Daphne du Maurier was an English author and playwright, born on May 13, 1907, in London, England. She was the daughter of actor-manager Sir Gerald du Maurier and actress Muriel Beaumont. Du Maurier began writing at a young age and published her first novel, The Loving Spirit, in 1931. She is best known for her Gothic novels, which often feature strong female protagonists and explore themes of identity, sexuality, and the supernatural.

Du Maurier’s most famous works include Rebecca, Jamaica Inn, and My Cousin Rachel. Rebecca, published in 1938, is a psychological thriller that tells the story of a young woman who marries a wealthy widower and finds herself haunted by the memory of his first wife. The novel was adapted into a successful film by Alfred Hitchcock in 1940. Jamaica Inn, published in 1936, is a dark and atmospheric tale of smugglers and murder set in 19th-century Cornwall. My Cousin Rachel, published in 1951, is a suspenseful story of a young man who falls in love with his cousin, only to suspect her of murder.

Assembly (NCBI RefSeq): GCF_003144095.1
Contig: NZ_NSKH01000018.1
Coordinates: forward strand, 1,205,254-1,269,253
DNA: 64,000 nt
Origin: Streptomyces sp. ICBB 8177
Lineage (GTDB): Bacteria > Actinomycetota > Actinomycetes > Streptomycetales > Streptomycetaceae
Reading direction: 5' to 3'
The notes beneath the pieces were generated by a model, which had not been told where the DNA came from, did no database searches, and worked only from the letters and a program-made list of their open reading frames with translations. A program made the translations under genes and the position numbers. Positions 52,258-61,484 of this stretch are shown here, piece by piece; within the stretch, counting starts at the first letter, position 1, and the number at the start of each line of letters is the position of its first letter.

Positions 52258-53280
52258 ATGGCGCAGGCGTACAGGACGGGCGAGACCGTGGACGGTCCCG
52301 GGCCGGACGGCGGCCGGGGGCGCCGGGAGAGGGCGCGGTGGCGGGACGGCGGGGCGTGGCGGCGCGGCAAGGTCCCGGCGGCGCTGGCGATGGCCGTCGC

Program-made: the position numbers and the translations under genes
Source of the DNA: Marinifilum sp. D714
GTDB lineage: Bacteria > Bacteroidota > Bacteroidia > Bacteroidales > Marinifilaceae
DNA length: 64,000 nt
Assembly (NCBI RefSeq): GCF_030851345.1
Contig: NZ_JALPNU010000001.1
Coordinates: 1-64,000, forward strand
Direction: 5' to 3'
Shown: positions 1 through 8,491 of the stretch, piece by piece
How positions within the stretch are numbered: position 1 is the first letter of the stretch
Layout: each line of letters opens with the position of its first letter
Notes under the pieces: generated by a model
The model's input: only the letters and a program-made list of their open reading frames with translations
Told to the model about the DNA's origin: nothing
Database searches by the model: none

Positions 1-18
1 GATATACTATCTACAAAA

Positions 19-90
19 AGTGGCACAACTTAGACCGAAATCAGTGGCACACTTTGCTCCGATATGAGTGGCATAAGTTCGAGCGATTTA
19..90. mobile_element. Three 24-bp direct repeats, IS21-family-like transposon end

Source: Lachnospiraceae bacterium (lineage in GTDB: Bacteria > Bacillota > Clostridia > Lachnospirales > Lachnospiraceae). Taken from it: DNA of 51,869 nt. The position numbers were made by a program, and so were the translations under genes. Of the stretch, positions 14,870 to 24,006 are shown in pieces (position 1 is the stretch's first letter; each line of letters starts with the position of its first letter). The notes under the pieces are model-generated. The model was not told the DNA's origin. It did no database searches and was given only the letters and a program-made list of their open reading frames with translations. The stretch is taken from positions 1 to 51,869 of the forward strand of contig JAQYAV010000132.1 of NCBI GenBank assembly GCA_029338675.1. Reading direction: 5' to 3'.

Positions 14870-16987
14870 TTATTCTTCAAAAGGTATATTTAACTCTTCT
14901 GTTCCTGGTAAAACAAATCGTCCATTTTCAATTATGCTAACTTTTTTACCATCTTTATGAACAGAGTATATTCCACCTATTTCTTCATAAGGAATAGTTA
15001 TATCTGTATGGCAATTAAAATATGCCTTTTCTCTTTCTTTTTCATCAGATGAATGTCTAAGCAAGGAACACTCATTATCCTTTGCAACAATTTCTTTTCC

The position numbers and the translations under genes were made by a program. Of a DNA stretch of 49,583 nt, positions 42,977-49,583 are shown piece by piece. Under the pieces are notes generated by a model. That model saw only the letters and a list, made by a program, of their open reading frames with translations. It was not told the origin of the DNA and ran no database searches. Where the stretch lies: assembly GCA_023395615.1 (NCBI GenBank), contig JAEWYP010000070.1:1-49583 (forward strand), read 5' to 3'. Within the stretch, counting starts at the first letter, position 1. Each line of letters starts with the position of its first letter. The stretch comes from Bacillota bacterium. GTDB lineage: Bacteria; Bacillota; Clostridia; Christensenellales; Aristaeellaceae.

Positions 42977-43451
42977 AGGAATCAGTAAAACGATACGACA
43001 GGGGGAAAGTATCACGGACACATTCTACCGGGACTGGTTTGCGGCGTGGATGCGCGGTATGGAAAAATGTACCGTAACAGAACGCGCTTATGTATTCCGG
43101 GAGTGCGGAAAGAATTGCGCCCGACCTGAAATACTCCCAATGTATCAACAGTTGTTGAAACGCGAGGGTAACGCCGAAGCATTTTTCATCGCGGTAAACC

Du Maurier’s work has had a significant influence on popular culture and has been adapted for film, television, and stage. She was made a Dame Commander of the Order of the British Empire in 1969 and died on April 19, 1989, in Cornwall, England.

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